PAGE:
Maxim 1: New teachers overestimate how much their students can understand.

Your first misstep was talking to elementary level students as if you were gossiping to your best friend back home. You assumed your students were following you when in actuality they started tuning out after a minute of your garbled gapping. You failed to pick up the subtle signs of incomprehension, and they are subtle; students (particularly in Asian cultures) don’t typically raise their hand to profess their own ignorance. Most new teachers have an Aziz Ansari level of awareness of non-verbal cues.

Here are the signs:

Or perhaps:

Or maybe even:

Maxim 2: The more you talk, the less they understand.

Silence feels awkward. We have an almost genetic compulsion to fill it with idle platitudes and uninteresting chit chat, especially you. But it isn’t that your students don’t want to hear it (though I certainly don’t), it’s that they simply can’t understand it.

There’s something disarming about communicating with someone who speaks a different language. Whatever charms, wit , sense of humor and irony you have (and let’s be honest it ain’t much) are rendered useless with the loss of language as a medium of transmission. The sheer act of making yourself understood is as humbling as it is frustrating, not to mention exhausting.

It’s also unnatural, in a way, not to be able to use language to communicate. Most of us grow up surrounded by people who readily speak our own language. If you’ve never lived abroad, how many times have you actually had to express yourself to someone who couldn’t understand a word of English? Not many if I had to hazard a guess.

Only when you’re faced with someone who can’t understand you do you realize how essential language is to communication, how expressing yourself simply and concisely is a skill that takes a lot of practice to develop. As with everything, some are naturally better at it than others. Some people have a knack for pith just as some love hearing their own voice, and we both know which you are.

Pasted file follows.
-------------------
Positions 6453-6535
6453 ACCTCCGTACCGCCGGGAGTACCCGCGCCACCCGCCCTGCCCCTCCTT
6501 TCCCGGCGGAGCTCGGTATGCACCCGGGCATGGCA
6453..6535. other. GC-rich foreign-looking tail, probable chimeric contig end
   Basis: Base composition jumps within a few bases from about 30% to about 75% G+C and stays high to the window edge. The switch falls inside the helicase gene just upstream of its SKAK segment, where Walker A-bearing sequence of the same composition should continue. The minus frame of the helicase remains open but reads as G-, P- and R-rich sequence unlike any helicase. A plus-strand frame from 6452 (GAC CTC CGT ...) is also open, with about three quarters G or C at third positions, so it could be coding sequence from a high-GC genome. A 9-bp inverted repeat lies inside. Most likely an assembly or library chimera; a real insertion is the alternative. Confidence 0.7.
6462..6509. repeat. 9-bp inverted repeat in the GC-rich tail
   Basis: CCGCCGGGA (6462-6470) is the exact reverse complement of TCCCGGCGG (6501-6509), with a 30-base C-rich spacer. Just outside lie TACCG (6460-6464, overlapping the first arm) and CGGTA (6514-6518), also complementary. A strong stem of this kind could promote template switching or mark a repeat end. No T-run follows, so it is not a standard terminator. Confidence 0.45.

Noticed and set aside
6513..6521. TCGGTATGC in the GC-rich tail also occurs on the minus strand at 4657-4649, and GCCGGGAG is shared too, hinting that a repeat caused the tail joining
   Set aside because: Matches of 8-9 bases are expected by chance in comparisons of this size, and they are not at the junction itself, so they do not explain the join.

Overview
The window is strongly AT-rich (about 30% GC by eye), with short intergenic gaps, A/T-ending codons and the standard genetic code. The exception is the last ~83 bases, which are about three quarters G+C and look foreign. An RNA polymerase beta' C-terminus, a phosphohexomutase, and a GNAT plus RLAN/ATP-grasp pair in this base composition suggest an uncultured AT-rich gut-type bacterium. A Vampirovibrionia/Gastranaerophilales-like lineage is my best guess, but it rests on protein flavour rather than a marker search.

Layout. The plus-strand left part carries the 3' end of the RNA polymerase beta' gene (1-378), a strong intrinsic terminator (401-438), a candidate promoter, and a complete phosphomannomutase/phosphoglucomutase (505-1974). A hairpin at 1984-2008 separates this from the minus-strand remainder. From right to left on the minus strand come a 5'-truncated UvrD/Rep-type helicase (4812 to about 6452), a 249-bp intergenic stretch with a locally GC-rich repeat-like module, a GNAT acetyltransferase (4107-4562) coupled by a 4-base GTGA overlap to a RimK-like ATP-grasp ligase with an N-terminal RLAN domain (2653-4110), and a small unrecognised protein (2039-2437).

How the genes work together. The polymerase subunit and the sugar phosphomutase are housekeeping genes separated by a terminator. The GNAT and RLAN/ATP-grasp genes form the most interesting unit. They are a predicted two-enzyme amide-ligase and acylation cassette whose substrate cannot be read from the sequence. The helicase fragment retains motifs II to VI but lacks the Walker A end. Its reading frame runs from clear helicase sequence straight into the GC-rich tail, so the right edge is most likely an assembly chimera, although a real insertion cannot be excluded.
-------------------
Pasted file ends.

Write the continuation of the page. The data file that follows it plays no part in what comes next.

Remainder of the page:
So how do you get better? The first step is awareness of the problem. If you’ve read this far, you can consider yourself aware of it. You’re welcome. The second step is being conscious of every word that comes out of your mouth and taking into consideration three things: grade, pace and brevity.


Crapping the Bed (Your First Class)

So you’ve got a new class and you, a budding new teacher, show up hours early and painstakingly prepare a kickass lesson chock full of fun activities. You’re scared you don’t have enough to do, so you plan things down to the minute just to make sure every last moment is accounted for. You’re nervous, palms are sweaty, vomit on your shirt already (mom’s spaghetti), but your well-designed lesson plan is your road-map to see you through so you don’t get lost in the weeds.

You walk into class and find two dozen faces staring at you. 48 eyes watching your every movement. You say hello. One returns the greeting while the others just sit there impassively. They’re nervous too, but you don’t know that yet and it doesn’t seem to matter because now you’re starting to panic since their silence would seem to indicate that they must be judging you. Somewhere deep in the recesses of your mind, a seed of doubt sprouts.